By Carrol L. Jaques
Unifarm, the main enduring agricultural corporations of its sort, is chronicled from its improvement within the Seventies to its reorganisation as Wild Rose Agricultural manufacturers in 1995. This e-book presents in-depth discussions of co-operative philosophy, advertising forums, floor rights, commodity teams, and the significance of schooling and coaching for participants of the agricultural group. Illustrated with over 60 black and white illustrations that carry to lifestyles the wealthy background of Unifarm and the rural previous of Alberta. whereas this booklet makes a speciality of Alberta, it additionally sheds new gentle on agricultural and farming groups around the state.
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Additional info for Unifarm: A Story of Conflict and Change (Legacies Shared Book Series)
A building committee consisting of Ellen Armstrong, Hussar; Ivy Taylor,Wainwright; Carl Stimpfle, Egremont; Charles Seeley, Cherhill; Henry Young, Millet; and Frank Johnson, Red Deer began to raise funds and make decisions. 00 each, with each member responsible for buying three bricks. FUA President Henry Young was relentless in his efforts to raise funds for the building and personally sold “bricks” throughout the province. The appeal made to FUA locals for help with funding was relatively successful, so after another year of fundraising, tenders were awarded in May 1955 to the lowest bidder, James C.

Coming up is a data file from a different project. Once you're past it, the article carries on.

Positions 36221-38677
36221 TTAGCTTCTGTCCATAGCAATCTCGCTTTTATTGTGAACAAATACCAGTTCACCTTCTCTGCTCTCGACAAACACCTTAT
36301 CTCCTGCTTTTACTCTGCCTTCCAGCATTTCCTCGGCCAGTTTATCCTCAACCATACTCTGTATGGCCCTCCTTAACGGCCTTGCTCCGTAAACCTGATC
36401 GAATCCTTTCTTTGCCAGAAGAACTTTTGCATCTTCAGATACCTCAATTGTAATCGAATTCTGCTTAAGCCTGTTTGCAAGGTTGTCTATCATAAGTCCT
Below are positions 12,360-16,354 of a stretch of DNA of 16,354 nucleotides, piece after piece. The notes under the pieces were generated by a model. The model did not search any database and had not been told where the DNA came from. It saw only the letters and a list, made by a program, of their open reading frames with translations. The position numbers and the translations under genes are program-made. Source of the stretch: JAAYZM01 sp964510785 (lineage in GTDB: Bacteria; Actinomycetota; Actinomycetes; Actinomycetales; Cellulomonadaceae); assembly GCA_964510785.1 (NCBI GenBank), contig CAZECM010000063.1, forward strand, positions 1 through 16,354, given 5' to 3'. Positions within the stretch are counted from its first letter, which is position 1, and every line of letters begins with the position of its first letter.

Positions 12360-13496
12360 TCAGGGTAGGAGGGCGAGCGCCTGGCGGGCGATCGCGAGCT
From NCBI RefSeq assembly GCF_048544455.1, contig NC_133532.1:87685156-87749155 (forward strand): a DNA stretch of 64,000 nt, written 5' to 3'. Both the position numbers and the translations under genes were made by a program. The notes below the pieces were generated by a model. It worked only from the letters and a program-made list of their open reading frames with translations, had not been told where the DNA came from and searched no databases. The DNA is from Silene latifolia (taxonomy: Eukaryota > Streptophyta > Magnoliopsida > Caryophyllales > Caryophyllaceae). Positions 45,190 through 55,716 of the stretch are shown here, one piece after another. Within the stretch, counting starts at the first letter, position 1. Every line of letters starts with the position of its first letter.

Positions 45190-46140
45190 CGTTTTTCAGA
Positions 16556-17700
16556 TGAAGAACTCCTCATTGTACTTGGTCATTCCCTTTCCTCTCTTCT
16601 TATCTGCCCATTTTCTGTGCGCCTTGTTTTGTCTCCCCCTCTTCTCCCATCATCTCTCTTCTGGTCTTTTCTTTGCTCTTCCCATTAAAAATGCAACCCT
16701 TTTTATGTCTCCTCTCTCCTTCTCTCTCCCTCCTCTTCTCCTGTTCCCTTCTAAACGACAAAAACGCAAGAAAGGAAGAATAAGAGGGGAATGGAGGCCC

The trips to Ottawa with the Interprovincial Farm Union Council continued. Arnold Platt and the president of the Farm Women’s Union of Alberta, Ellen Armstrong, represented Alberta at the 1956 Interprovincial Farm Union Council where they met with the agriculture committee of the Government of Canada as well as individual Liberal, Conservative, CCF, and Social Credit members of parliament. In addition to the large prairie delegation that went to Ottawa a year later in 1957, the FUA ensured that two of its members were present in Ottawa during the legislative session to monitor agricultural legislation as it was introduced and to acquaint eastern parliamentarians with western agricultural problems—an early attempt to deal with ongoing western alienation.
11 Ed Nelson would drive many extra miles to buy gas at a co-op. 24 CHAPTER TWO: FUA: FARMER’S UNION OF ALBERTA This photograph of the 1960 Farmers’ Union of Alberta board includes many of the well-known farm organizers of the 1950s and 1960s. Front row left to right: Leonard Hilton,Ted Chudyk, Henry Young, Jack Muza Second row: Howard Hibbard, Clare Anderson, Ed Nelson, Pansy Molen, Hazel Braithwaite, Laura Gibeau (Hilton), Florence Sissons, George Loree. Standing: Ken McIntosh,Welcome Hansel, Ivy Taylor, Lester Wager,Tom Foster, Ralph Wilson, Dan Whitney, Alex McCalla, Dean Lien, Anders Anderson, George Doupe, Paul Babey.